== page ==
The people I met while waiting 2 hours to say hello to Pele

The clock struck 14:06 when I got in line to say goodbye to Pele. The scorching sun punished from above, but did not frighten those present in line. From the press entrance, I only walked two blocks to get to the bottom, but don’t be fooled: there were a lot of people who had already made their way around the stadium grounds.

Ahead of me, a woman accompanied her daughter. Cristina and Verginia aren’t Santos, but who cares right now? “I love Pelé and this is a unique moment,” her mother told Ana Carolina, whom she met in line. The two became friends as they said goodbye to the greatest player of all time.

A little further back, Fábio Silva shone at the rear. The relentless sun reflected off his spotless white Santos jersey. He wore an autograph on his chest as if it were a trophy: “To Fábio, with a hug, Pelé”.

A 53-year-old DJ, Fábio had won the Peixe shirt by betting with a friend from Corinthians. She was a niece of Pelé, who worked with a relative of Fábio’s, who mediated for his cloak to be immortalized again three months later. Her birthday has arrived. Reliving the story, she shivered again.

Fábio Silva, 53, lining up in Pelé’s wake

Image: Eder Traskini/UOL

A little further back, a louder voice said that he had come to the wake representing his father. Ana Cláudia, 40, has not seen Pelé, but she has heard of her father. At age 85 with rheumatism, she was unable to participate.

Next to her was Iracema Sampaio, 72, who also came alone to greet her. She tried to call her friends to accompany her, but no one accepted. Iracema spent many years imagining the King. In the hinterland of Bahia, she listened to Santos and Brazilian national team matches on the radio. You fondly remember the song “Camisa Dez”, by Luiz Américo, who immediately after the 1970 World Cup asks: “Ten is his shirt, who will replace him?”

Somewhere in the queue, someone says, “Looks like God is playing chess. He’s got the queen, king, and bishop.” It was a reference to the deaths of Queen Elizabeth II, King Pele and Pope Benedict XVI in the same year. Others nod their heads.

The warm weather, the distance from the entrance to the Vila and the nature of the occasion create a tense atmosphere. Conversations are low-volume and face downcast even among those who are presumably not football’s biggest fans. Unlike normal days, the black and white surroundings of Vila Belmiro are more colourful. They are people with shirts from different clubs exposed without fear.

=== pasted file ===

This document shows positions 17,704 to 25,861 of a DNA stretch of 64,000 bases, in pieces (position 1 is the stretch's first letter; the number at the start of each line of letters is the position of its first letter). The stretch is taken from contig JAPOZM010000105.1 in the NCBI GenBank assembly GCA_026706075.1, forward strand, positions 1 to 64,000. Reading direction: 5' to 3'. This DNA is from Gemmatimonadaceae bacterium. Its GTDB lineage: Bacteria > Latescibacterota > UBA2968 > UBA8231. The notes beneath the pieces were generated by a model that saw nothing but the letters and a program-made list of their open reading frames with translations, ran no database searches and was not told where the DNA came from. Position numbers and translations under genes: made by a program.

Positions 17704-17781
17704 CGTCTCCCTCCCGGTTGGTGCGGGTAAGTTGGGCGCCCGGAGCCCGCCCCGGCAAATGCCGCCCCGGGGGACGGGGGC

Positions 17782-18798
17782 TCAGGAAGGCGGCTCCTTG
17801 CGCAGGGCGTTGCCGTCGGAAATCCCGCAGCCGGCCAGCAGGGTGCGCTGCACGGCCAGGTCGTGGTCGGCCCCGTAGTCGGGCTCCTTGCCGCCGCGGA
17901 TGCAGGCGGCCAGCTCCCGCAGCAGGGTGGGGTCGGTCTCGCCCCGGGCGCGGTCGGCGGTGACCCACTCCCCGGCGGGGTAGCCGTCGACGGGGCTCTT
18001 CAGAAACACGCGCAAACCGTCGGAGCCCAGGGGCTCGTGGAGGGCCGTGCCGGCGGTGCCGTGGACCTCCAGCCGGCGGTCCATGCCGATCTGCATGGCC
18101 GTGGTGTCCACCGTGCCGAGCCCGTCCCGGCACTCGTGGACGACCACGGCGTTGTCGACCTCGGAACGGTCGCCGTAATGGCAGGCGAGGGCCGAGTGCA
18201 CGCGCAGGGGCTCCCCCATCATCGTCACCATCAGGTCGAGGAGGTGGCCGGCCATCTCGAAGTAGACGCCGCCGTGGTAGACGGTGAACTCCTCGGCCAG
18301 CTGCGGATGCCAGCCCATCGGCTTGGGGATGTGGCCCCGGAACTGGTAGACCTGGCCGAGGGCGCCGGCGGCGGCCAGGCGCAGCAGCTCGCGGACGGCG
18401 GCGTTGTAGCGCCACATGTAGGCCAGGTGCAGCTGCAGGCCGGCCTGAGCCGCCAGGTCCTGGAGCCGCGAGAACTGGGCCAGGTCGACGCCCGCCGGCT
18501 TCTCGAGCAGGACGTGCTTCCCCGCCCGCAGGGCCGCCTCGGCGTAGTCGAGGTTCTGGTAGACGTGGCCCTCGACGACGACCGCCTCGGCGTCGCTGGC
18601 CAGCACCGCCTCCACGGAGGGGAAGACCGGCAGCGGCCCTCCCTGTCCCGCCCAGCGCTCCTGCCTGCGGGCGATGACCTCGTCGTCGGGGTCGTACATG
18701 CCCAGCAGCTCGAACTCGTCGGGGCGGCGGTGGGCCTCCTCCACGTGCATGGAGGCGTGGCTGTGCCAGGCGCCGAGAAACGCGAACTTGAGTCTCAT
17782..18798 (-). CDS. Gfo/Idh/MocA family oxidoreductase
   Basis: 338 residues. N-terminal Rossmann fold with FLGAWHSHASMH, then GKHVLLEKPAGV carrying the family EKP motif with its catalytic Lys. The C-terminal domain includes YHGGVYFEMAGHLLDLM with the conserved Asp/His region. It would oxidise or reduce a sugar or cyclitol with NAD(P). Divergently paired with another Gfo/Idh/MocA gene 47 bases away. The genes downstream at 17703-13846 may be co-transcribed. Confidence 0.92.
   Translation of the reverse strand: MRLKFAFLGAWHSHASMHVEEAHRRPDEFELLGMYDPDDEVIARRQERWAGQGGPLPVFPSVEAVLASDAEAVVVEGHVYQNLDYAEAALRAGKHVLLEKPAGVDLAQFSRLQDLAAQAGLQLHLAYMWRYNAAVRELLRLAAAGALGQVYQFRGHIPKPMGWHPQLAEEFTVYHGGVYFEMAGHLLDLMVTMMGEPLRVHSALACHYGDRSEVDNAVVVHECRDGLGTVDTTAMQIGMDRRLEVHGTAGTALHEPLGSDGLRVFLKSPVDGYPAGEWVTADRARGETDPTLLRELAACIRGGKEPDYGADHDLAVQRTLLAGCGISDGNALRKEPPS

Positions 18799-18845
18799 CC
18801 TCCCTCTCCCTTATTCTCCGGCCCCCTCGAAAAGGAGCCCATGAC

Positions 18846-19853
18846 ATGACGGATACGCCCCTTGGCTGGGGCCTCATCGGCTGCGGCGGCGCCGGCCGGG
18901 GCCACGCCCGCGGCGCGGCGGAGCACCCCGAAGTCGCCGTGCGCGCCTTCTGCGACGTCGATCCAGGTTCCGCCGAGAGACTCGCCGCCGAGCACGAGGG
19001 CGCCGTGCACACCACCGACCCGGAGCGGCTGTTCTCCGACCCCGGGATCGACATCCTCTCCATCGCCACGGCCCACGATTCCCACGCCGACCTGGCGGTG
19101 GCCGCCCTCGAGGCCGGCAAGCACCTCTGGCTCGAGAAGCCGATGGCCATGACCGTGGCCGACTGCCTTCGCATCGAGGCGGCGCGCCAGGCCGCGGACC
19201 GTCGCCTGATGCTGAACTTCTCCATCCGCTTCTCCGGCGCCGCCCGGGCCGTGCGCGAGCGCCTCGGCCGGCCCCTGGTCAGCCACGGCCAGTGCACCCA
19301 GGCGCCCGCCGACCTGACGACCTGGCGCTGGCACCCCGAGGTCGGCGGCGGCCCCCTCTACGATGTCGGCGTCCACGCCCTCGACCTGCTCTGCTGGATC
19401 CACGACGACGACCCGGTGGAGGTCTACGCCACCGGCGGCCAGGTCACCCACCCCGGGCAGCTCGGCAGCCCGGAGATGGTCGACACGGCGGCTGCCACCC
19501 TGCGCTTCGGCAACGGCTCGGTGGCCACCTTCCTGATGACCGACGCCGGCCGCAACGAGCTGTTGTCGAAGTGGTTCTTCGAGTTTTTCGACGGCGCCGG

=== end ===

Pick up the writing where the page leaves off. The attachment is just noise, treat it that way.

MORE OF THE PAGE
Wearing the Palmeiras shirt, Danilo Pugliese walks calmly down the street, passing in front of the Santos fans’ headquarters: it would be dangerous to do so at any time, except today. Born in São Paulo, he came down from the mountain to spend the New Year and took the opportunity to attend the king’s wake. For him, loving football and not revering Pelé is contradictory to say the least.

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Danilo Pugliese (right) towards the terminus in Pelé’s wake

Image: Eder Traskini/UOL

Not rooting for Santos did not stop youngsters Felipe and João Pedro Santana, aged 15 and 16, from being present in Vila Belmiro. Wearing Brazil national team and Inter Milan shirts, the brothers heard many stories from their grandfather about Pelé and decided to attend the wake of the man who gave Brazil something they have never seen: the World Cup.

To hear all these stories, I moved a long way down the line. When I got back to where I started next to Cristina and Verginia, I found more people to talk to. Wilton Soares, known as Ratinho, called me to show him a relic: a plastic Pelé doll that he bought for around 15 reais at Lojas Americanas. It was 1977.

Wilton came to the wake with his 11-year-old nephew Nicolas, who asked to be at the Vila. Wilton saw Pele play Nicolas three times only on Youtube. Both have no doubts that Pele was the greatest player who ever lived.

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Wilton Soares, 54, and his nephew Nicolas, 11, line up for Pele’s wake

Image: Eder Traskini/UOL

The “Pelézinho” doll was a hit in queue. After showing me around, Wilton worked up the courage to reveal his relic to every camera he saw along the way. He has given so many interviews that his wife and nephew had to wait for him at Vila’s door when they had already entered the stadium.

After about 500 metres, the line took a curve which left a narrow shadow available for the fans. This seemed to lift the mood. It was there that Luís Antônio, 53, appeared with a collection of photos of Pelé in his hand, shouting, “Look at the picture, look at the picture. Last goodbye.”

As no one in the queue seemed interested, the trader vented: “Isn’t Pelé worth 10 reais now? When Marília Mendonça died, the negotiator almost hit me for a photo. I think I’m on the wrong track.” Seconds later he was selling portraits of the king.

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Luís Antônio, 53, at work during Pelé’s wake

Image: Eder Traskini/UOL

Selling photos at vigils is Luís’ job. He says that he was at the vigil for Gugu, João Paulo (with Daniel) and Leandro (with Leonardo). “He’s a vigil, I’m in,” he said quickly before walking off, shouting at the queue.